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Rescue pulls 22 off disabled fishing vessel adrift in Bering Sea off Alaska

With Bering Sea winds blowing 35 mph and the seas rolling at up to 10 feet in height, the 160-foot Alaska Mist radioed it had lost power and was adrift 30 miles northwest of Amak Island, an uninhabited, 6-square-mile pile of rock near the end of the Alaska Peninsula. Courtesy USCG

Twenty-two crewmembers of the disabled fishing vessel Alaska Mist are safe in Dutch Harbor Thursday, thanks to a good anchor, and the combined rescue efforts of the U.S. Coast Guard, a sister ship, and the tug Resolve Pioneer.

With Bering Sea winds blowing 35 mph and the seas rolling at up to 10 feet in height, the 160-foot Alaska Mist radioed it had lost power and was adrift 30 miles northwest of Amak Island, an uninhabited, 6-square-mile pile of rock near the end of the Alaska Peninsula, more than 800 miles west of Anchorage.

As the 207-foot tug Resolve Pioneer, which arrived in Dutch Harbor in August, prepared to set to sea, the Coast Guard ordered the 418-foot security cutter Waesche to begin steaming toward the Alaska Mist and notified other mariners in the area of the ship in distress. The Alameda, Calif.-based cutter has been on patrol in the Bering Sea and Gulf of Alaska this fall with the crab season in full swing.

A crabber was one of the first vessels to come to the aid of the Mist. A sister ship of the Mist, the 162-foot crab catcher and processor Pavlof, reached the Mist with both the Waesche and the Resolve still underway. The Pavlof, according to the Coast Guard, found the Mist riding on a drogue it had deployed. A drogue is a device mariners can attach to the stern of a boat to slow the vessel in a storm and keep the hull perpendicular to the waves.

The Pavlof took the Mist in tow and was able to slow its drift until the Resolve arrived.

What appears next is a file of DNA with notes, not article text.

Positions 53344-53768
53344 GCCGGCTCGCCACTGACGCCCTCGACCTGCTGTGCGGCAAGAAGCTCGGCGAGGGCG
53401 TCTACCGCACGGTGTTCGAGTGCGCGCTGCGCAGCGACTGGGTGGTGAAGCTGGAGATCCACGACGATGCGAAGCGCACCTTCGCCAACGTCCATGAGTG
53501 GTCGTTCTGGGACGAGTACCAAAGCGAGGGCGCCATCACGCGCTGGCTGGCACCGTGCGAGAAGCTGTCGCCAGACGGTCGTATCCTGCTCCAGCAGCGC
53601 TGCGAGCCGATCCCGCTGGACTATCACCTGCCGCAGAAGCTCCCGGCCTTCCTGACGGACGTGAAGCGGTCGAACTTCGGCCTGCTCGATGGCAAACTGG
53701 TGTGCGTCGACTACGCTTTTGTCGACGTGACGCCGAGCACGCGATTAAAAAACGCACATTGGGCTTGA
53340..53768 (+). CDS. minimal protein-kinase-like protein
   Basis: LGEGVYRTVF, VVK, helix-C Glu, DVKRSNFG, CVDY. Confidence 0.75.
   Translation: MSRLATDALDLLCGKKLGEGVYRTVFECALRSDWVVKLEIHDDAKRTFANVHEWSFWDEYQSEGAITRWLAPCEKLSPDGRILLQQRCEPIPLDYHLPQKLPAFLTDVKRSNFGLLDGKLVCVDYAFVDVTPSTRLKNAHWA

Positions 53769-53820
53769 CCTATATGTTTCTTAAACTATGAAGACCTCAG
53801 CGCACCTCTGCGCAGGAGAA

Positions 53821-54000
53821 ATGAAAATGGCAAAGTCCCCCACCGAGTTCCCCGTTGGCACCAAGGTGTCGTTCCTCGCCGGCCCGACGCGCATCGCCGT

Both the Mist and the Pavlof are operated by Deep Sea Fisheries out of Seattle, which markets crab, cod, black cod and other Alaska fish.

After the Resolve reached the scene, "the tug crew," according to a Coast Guard press release, "made several attempts to establish a tow before suffering a towing-equipment failure and moving off station to effect repairs."

Once again, the crew of the Alaska Mist found itself adrift, but as the ship drifted into shallower water just 10 miles from shore, the crew was able to set an anchor.

Further assistance came from both air and sea. The crew of a Coast Guard MH-60 Jayhawk helicopter was on scene Tuesday. Its crew pulled non-essential personnel off the Alaska Mist.

The Waesche then took the Mist under tow and pulled it east to near Unalaska Island where the Resolve took over to take the disabled fishing vessel to the port of Dutch Harbor. The only injury reported during the entire operation was to a Coast Guardsman who suffered unspecified injuries, according to a press release. He was taken by helicopter to the town of Cold Bay and then flown to Anchorage for medical care.

The condition of the Alaska Mist crew is unknown. The Coast Guard also is investigating the mechanical issues, which left the vessel disabled. 

Contact Craig Medred at craig(at)alaskadispatch.com